scattered around ignored him, he was of less account

to them than one of their dogs; the real farmers laughed at him behind his back; the tradesmen served

him but with no respect, to them he was a jumped-up

nowt. Only the hands he engaged on the farm feared

him right-brace for gone was the security they had felt under Farmer Morley, because the present owner would, they knew, should they displease him, turn them out of their cottages on to the road without giving the matter a

second thought,

And then there was the cinder path.

The ashes from the fires in the house and from the piggery boiler had been strewn on the yard to sop up the

mud in bad weather, and over the years the remainder

had formed a sizeable mound behind the cow byres. The

byres were almost opposite the kitchen door, and, between them and the barn, was a

narrow passage that led out to an open space bordered

on two sides by a privet hedge where the cinders were

dumped, or at least where they had been dumped, for

one of the first things that William MacFell did was

to order his men to level the dump. He decided on

a path being made from the back of the byres where the

ground ran level, to where, thirty yards distant, it

sloped down towards the bum, beside which stood the tiny tworoomed dilapidated cottage.

When the mound of cinders was levelled, the path to the burn was only three parts made, but each

morning the maid of all work gradually lengthened it

by adding to it the huge buckets of cinders taken from the house.

Why, asked the farmhands of each other, did he

want a path leading down there? The stone cottage

would never be used again; and who wanted to go and look at the burn at that point where it was only a couple of

yards wide?

William MacFell didn't give his

reasons for taking the path down to the burn, but it

soon became evident that he had another use for it,

and the first example he gave of this was when he took his eight-year-old son by the collar, threw him on to the

cinders, and laid about his back with a birch stick.

That was the beginning.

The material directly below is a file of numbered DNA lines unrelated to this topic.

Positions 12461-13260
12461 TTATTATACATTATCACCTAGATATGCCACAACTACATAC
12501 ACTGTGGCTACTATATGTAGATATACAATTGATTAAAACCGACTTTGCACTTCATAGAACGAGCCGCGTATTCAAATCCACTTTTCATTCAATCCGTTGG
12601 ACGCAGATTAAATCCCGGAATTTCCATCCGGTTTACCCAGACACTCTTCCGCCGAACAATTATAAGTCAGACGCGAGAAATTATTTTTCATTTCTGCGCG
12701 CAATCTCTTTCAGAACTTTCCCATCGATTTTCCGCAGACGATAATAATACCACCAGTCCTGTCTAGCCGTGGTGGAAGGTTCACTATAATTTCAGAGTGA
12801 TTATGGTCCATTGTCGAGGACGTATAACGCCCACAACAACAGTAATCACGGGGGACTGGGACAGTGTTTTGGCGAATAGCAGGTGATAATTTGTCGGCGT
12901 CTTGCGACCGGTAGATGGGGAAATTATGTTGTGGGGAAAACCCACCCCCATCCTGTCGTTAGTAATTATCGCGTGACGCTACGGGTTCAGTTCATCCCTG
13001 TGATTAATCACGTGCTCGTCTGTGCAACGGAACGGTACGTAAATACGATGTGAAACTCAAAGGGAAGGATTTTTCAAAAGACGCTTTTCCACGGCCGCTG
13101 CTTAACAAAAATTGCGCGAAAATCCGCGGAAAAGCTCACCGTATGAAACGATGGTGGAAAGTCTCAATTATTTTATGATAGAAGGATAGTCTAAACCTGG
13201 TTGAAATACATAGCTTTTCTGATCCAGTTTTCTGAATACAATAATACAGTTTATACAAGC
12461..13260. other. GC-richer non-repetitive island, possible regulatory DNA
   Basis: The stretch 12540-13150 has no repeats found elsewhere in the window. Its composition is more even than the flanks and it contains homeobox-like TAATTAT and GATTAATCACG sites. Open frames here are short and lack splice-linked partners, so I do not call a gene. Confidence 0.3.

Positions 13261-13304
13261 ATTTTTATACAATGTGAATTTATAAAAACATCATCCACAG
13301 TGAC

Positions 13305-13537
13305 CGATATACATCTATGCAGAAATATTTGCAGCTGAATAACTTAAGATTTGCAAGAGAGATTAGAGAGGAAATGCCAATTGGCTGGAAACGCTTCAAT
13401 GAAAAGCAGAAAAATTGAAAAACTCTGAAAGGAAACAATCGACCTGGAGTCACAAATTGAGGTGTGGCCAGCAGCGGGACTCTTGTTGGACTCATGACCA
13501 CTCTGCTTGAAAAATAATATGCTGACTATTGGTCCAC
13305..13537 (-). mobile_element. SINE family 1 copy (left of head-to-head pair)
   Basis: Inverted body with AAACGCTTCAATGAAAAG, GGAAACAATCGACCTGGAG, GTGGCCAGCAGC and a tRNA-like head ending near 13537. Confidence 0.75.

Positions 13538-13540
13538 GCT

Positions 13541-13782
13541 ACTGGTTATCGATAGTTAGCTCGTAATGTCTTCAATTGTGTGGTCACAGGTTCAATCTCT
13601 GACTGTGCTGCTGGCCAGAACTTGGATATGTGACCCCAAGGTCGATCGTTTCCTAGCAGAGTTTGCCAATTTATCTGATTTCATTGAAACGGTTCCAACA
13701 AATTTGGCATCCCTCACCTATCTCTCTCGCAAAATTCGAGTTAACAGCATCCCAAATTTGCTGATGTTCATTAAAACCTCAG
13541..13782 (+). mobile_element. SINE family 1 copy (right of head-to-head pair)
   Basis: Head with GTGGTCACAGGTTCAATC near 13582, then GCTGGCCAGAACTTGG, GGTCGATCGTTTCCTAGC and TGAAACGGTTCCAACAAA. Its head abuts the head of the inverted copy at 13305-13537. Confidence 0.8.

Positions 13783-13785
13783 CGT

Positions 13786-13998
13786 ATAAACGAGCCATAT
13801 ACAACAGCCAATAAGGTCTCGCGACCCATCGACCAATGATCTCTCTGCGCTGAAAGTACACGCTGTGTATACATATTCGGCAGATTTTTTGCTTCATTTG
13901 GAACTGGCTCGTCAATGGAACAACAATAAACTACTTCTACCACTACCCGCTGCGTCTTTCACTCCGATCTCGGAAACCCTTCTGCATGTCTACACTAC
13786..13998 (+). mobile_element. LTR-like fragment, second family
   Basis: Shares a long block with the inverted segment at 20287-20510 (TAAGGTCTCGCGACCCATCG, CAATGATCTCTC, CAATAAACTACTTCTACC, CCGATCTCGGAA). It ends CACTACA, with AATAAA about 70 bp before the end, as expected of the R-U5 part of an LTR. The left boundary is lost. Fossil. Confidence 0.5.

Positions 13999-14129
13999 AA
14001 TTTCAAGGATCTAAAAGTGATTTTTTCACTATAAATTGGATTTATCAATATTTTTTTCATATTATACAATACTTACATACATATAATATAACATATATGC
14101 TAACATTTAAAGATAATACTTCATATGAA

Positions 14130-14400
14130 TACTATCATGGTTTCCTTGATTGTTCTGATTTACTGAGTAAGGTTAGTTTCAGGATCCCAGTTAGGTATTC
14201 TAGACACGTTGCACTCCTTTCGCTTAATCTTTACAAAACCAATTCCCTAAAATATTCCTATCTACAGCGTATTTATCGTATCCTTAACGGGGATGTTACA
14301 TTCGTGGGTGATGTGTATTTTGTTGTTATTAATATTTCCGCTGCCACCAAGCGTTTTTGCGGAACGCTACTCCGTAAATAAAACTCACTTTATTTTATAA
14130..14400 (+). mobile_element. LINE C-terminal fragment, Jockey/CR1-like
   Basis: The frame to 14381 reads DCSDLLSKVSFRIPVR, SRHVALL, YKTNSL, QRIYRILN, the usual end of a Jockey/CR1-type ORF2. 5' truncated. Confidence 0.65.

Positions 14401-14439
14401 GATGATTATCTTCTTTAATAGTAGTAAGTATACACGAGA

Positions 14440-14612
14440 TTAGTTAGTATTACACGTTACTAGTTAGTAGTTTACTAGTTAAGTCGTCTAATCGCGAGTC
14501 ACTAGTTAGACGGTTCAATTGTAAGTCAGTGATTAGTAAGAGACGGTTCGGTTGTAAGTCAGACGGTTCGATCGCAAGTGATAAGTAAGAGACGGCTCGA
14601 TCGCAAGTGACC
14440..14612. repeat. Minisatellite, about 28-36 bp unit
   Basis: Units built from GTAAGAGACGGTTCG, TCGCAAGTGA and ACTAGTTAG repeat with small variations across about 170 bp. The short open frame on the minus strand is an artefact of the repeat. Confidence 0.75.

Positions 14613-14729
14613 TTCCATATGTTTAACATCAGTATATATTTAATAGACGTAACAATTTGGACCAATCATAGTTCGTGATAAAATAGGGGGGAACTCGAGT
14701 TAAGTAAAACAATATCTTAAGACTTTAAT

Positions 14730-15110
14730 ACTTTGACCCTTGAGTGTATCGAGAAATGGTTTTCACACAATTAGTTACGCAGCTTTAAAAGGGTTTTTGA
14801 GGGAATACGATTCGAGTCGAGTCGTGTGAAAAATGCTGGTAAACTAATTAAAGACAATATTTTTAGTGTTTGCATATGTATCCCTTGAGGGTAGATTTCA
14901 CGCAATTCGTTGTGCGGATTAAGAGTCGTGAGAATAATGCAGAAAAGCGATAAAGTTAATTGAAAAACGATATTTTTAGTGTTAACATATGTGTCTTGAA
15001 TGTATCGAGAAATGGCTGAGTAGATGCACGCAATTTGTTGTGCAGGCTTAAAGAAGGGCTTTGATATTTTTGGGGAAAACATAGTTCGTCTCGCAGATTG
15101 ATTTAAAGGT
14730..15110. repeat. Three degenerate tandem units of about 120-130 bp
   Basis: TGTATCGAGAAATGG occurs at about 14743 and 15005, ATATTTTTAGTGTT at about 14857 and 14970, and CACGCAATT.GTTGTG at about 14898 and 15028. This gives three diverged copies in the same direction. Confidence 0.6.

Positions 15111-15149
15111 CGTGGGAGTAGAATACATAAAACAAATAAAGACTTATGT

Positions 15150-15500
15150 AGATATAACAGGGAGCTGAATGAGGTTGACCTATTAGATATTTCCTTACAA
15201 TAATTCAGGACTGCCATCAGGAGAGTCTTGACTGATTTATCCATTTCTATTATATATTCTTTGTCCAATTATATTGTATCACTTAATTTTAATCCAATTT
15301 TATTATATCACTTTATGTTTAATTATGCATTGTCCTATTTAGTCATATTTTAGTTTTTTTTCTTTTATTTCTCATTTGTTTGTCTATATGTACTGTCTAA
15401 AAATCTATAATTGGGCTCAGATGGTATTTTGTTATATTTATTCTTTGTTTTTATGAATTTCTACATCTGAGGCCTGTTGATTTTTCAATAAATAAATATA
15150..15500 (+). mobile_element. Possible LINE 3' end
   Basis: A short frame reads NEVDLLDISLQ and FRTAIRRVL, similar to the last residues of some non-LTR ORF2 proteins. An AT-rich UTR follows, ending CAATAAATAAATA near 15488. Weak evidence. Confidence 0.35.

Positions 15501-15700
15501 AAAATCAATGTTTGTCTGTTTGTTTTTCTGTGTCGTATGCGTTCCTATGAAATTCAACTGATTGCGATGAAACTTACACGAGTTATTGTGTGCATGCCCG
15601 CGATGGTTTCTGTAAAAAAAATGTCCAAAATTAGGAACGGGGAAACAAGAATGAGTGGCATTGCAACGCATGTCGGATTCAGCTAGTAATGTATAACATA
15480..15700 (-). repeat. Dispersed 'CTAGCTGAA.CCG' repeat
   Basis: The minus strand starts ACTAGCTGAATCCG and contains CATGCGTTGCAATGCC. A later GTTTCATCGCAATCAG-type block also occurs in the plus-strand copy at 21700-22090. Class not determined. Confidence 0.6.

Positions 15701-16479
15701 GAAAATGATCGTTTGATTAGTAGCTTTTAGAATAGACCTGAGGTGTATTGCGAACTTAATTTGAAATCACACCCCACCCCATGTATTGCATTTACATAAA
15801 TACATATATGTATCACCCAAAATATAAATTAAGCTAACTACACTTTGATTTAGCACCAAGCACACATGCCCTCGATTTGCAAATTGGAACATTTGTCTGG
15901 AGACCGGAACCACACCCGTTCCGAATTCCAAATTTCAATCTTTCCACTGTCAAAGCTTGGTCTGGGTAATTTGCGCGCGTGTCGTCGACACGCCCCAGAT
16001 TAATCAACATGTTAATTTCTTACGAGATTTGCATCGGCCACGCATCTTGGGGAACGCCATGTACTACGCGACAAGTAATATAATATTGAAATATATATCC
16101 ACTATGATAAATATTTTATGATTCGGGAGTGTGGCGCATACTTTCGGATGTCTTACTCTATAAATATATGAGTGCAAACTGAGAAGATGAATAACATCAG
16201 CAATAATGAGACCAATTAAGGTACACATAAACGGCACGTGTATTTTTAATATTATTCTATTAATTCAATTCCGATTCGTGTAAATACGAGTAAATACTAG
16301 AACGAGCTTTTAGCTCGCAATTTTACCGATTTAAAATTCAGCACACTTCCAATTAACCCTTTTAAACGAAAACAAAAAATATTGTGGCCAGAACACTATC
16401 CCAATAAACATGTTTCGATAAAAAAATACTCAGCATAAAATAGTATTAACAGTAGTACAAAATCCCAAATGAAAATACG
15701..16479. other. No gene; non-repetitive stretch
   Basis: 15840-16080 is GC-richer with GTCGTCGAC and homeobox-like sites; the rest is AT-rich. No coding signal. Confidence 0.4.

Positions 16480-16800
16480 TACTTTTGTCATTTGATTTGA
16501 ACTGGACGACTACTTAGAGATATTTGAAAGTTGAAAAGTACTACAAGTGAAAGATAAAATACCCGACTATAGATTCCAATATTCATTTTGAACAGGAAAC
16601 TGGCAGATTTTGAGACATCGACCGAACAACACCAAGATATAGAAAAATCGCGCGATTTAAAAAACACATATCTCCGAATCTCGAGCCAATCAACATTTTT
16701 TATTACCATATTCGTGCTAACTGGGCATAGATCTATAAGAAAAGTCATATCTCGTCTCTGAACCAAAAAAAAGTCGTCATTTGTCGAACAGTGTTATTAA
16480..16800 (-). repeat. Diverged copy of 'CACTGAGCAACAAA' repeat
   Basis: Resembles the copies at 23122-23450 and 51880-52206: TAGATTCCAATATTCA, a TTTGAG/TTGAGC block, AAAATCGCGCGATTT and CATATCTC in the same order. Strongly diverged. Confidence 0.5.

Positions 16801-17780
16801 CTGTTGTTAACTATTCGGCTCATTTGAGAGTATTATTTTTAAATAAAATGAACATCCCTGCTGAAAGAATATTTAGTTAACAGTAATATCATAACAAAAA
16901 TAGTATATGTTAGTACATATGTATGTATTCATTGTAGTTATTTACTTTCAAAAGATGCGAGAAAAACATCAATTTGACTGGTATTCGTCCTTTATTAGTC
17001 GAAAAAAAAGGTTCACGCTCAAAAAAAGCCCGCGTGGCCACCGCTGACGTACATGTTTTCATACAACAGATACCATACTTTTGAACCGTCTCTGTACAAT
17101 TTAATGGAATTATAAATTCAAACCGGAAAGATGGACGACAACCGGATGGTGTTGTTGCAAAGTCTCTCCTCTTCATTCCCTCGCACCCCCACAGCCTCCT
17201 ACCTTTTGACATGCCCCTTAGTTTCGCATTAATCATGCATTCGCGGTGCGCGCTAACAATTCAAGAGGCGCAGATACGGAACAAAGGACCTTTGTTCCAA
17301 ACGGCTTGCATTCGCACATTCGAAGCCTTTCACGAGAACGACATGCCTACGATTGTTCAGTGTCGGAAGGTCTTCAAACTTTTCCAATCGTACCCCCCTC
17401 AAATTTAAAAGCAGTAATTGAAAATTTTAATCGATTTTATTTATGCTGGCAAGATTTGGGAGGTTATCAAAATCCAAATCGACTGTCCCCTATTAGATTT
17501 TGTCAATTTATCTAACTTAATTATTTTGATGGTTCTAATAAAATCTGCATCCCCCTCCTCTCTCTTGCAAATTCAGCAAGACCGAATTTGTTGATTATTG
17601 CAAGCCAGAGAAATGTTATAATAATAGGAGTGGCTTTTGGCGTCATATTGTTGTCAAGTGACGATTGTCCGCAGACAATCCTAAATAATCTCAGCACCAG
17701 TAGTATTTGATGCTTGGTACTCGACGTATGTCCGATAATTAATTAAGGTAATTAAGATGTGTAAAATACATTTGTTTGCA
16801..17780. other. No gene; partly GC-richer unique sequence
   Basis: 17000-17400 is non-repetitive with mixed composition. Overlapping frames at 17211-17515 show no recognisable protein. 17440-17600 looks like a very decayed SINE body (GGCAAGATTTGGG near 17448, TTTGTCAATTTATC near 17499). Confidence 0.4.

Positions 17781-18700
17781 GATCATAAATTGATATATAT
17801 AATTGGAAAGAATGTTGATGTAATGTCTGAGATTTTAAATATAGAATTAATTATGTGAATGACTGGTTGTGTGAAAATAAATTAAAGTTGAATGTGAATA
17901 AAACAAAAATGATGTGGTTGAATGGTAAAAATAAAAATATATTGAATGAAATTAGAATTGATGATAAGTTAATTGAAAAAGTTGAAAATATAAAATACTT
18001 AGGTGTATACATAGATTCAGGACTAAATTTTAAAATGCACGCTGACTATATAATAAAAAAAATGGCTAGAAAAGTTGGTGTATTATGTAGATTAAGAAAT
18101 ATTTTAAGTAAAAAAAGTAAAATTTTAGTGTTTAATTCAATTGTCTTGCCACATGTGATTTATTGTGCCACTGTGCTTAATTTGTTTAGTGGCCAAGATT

Jimmy Benton was the next to experience what it

was like to be thrown on the cinder path. He was seven

years old at the time and scarecrowing on the farm.

Jimmy had at an early age developed a taste

for raw eggs; he had discovered they would keep him

going and would take the gnawing hungry feeling from his stomach.

The morning he stole two eggs from the hen cree

William MacFell caught him, and, taking the

eggs from him, he had without a word lifted him

up bodily by the scruff of the neck and, ignoring the

boy's flaying arms and legs . . . and howls, he

had thrown him on to the path where the cinders had torn at the palms of his hands and his bare knees. He had

thrown one egg after the other on to the back of the boy's head, then kicked him in the buttocks. The action

had lifted the child from his hands and knees and sent him sprawling flat out.

The boy's father had been for going and knocking hell

out of William MacFell, but the mother reminded him

that it was their livelihood, and after all the boy was only disscraped on his hands and knees.

With the youngsters on the farm, the

cinder path became a fear. The mothers in the

cottages no longer threatened the children with the bogey man, but with the cinder path. One thing the farm workers did say in favour of their master, he had no

favourites for the path for he treated his own son to an equal share of it.

Such are the quirks of nature that instead of

Edward MacFell hating his father, the boy admired

him and if he had ever really loved anyone it was his

male parent. His mother, to whom one would have expected him to turn, she being of a sympathetic and gentle

nature, he almost ignored. Perhaps it was because

subconsciously he sensed that she had no love for

him, for in character and looks he was the facsimile of her husband.

Edward MacFell was twenty-seven years old

when his father had died. William had left no will for the simple reason that he had imagined wills

precipitated death, and so according to law Edward was

entitled to twothirds of the estate and his mother

to onethird. That almost immediately the legal affairs were settled his mother should take her share and leave the farm to join a cousin in Scotland came as no surprise

to him; rather it afforded him a great deal of relief.

He was no